Alexandra Aquilina explores identity and upbringing, in debut solo exhibition

LAURA CALLEJA speaks to artist Alexandra Aquilina about her upcoming debut solo exhibition entitled Shrine hosted by MUŻA. The exhibition is curated by Lisa Gwen and takes place at The Malta National Museum of Fine Art up to 13 August 2023

Photos by Lisa Gwen
Photos by Lisa Gwen

What was the inspiration behind Shrine

The underlying concepts I explore in “Shrine” have been bubbling between my conscious and subconscious for a while now. A lot of the themes emerge from an exploration of my own identity and upbringing. A journey that intensified the longer I spent living away from Malta.

In the last years I have developed a fascination towards the religious imagery that surrounds us: the sacred geometry, and symbols, not only in Christian iconography, but also in the prehistoric, Greek and Roman art and architecture, in paganism and folklore, in alchemy and fairy tales and even psychology and the esoteric. These sacred symbols, which transcend any individual religion or geographical location, encourage us to engage with the divine. It is this exploration and manifestation of works that resulted in the title of “Shrine”.

Do you have a favourite piece in the collection, and if yes, why?

As an artist who dips their toes in numerous techniques, I tend to develop a certain fascination towards pieces where I outdo even my own expectations. “Cosmos: Let’s dance” is one of those pieces. It’s a gigantic 4 colour screen-print in CMYK (using 4 colours - cyan, magenta, yellow and black – of dotted patterns I create a photo realistic handprint of one of my artworks). The gargantuan size of the piece meant that the artwork had to be split into 9 panels, which means that I had to handprint 36 large artworks, to create this final piece. Due to its sheer size, I couldn’t ship it assembled to Malta, so my dear friend and set builder Sven Bonnici, built the frame for me. I hadn’t been able to appreciate it in all its glory until we set up for the exhibition and boy what a stunner!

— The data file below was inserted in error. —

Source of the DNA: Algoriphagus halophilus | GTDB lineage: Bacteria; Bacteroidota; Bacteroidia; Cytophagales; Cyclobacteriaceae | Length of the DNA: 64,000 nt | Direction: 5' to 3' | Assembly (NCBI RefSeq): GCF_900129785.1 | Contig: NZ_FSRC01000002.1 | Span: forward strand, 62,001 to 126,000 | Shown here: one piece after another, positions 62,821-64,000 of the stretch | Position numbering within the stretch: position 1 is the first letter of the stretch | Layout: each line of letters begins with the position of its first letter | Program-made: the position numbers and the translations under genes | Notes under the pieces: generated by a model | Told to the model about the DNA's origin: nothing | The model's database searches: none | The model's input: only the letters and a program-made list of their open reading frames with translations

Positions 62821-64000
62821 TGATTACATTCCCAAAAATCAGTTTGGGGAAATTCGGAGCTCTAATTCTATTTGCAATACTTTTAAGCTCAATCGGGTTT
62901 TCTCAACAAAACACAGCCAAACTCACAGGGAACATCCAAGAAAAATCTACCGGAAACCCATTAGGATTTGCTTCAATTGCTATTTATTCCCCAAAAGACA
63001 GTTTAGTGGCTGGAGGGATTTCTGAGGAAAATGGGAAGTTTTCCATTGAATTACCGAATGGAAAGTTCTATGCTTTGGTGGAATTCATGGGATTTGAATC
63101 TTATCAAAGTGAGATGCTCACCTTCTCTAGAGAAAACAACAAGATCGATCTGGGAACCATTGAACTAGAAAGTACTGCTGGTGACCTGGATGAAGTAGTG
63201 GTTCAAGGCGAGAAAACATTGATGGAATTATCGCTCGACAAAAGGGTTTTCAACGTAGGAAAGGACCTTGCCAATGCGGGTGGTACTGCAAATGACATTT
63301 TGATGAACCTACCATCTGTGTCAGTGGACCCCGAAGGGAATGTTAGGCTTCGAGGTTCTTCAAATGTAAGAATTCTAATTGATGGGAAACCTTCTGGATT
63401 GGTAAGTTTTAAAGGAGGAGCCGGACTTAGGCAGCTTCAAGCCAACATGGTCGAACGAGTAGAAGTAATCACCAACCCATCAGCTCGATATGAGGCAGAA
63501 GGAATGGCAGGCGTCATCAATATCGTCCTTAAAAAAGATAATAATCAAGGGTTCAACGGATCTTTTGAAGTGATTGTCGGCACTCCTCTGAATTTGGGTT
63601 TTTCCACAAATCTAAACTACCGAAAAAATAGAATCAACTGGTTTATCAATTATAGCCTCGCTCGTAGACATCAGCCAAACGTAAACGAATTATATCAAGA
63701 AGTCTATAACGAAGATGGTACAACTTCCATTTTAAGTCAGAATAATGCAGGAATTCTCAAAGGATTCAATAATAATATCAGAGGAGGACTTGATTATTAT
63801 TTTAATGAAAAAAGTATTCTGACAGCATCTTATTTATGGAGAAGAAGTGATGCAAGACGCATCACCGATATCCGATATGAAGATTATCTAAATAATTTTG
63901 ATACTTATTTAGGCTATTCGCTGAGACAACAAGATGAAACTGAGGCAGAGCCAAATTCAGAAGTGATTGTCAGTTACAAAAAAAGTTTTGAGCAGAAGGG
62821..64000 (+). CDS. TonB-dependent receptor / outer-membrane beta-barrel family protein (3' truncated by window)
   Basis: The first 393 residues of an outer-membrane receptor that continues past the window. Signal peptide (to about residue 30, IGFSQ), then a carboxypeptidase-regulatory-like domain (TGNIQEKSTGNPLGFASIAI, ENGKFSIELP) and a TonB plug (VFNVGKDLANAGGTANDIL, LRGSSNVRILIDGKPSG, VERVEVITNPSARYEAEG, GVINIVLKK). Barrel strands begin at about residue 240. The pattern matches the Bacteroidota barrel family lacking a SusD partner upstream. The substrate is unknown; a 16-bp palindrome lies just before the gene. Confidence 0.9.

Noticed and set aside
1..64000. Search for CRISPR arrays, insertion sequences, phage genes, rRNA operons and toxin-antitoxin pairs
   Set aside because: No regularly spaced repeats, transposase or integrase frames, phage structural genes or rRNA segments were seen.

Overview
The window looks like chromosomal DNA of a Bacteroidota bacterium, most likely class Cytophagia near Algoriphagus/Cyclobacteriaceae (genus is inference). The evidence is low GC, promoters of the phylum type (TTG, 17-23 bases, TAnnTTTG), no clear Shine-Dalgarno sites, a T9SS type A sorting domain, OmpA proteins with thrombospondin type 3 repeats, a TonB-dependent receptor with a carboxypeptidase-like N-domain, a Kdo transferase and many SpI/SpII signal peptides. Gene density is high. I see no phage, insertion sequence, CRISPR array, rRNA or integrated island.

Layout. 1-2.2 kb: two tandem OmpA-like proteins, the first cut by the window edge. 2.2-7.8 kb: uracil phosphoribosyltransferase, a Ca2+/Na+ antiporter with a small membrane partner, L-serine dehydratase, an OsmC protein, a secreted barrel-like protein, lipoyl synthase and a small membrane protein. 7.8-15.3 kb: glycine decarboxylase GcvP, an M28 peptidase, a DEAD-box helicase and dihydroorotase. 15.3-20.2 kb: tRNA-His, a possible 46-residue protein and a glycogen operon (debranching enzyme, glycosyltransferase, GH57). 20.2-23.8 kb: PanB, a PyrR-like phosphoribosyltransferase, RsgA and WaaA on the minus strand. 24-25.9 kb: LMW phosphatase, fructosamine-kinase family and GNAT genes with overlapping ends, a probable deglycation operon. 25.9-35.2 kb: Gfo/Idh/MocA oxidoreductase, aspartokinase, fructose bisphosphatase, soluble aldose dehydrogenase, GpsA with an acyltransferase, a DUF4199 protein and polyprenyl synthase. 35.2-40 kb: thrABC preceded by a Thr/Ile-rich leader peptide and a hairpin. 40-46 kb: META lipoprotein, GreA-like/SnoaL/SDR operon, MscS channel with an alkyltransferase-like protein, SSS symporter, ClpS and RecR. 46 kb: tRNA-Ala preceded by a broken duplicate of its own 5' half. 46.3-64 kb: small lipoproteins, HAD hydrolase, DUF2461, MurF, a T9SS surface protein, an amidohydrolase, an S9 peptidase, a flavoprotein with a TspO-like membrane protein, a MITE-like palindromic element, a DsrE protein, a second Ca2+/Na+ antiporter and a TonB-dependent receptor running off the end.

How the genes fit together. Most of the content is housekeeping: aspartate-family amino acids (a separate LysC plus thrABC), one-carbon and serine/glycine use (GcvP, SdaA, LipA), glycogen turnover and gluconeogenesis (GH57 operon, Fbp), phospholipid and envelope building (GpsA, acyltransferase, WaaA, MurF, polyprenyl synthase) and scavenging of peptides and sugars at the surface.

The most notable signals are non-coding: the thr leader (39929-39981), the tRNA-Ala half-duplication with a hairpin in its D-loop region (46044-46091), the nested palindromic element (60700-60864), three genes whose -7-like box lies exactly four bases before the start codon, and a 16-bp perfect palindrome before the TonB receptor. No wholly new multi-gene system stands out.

Another piece which holds a special place in my heart is “The words you say”. This piece was possibly one of the most traumatic and cathartic to make.  Despite its innocent appearance of children’s white tights and hand printed pink scribbles, the artwork holds a much more sinister meaning. On the stockings are a series of phrases in English and Maltese, which I (or my female friends) have been told at some point or other in our lives. Phrases mostly based on our gender. Some of them are very hard to stomach and I warn people not to attempt to read it if they might be triggered. I still don’t feel 100% comfortable reading the text but getting them out and onto an artwork helped me to expel them out of my mind.

What can people expect when they visit this exhibition?

The exhibition is a celebration from the moment you enter the space, you are enveloped in a visual feast - a veritable smorgasbord of pop culture references and stylised visuals that question conventional understandings of spirituality, blurring the lines between the divine and the mortal. The work draws on from visual themes of spirituality which are specifically Maltese as the centre of Mediterranean. A delicious blend between Europe and Africa, and all which that gives us. From the prehistoric pagan temples and their mysterious fertility and death cults to folkloristic and superstitious beliefs and fairy tales of monsters and sirens to the opulence of catholic art and iconography. Malta is enriched with a glorious visual culture of rich symbolism transcending time and place. The works celebrate the rich diversity of Maltese culture and the importance of spirituality in human well-being.

Was there something that surprised you during the process of creating the pieces for this exhibition?

As perpetual cynic, I have pleasantly surprised myself by an internal shift within me. A growing desire to trust others more and to be open to ask for help and receive it gracefully.

I started out my artistic path as a screen printer, though time, as it often does, encouraged me to reinvent my approach and develop my voice. A lot of my work now has a sculptural element to some extent or another.

Discovering and playing with new materials developed a newfound sense of curiosity towards the act of creation, which in turn allowed me to have more fun with my art.

When is your favourite time of day to create?

One recurring rule I’ve had since university is that I never work after 8:30pm. I pack my days so intensely that by that time my mind is too tired to focus and be useful. I also take it as an act of self-care. I take that time to read, watch a movie, hang out with friends, but if I didn’t have that time, I’d probably burn out more often than I already do.

And lastly, what motivates you to create?

Oh, so many things, but to put it in the simplest and possibly most egotistical terms…I create because it gives me satisfaction, whatever that might be. Sometimes its catharsis, sometimes its humour, sometimes it’s the act of inspiring others, other times its to make sense of something, and sometimes it’s just because I want to see something beautiful. I create because that’s what I do. As an artist, as a singer/musician, as a designer, as a small business owner. I don’t know how to do otherwise and that’s what I’ll always do.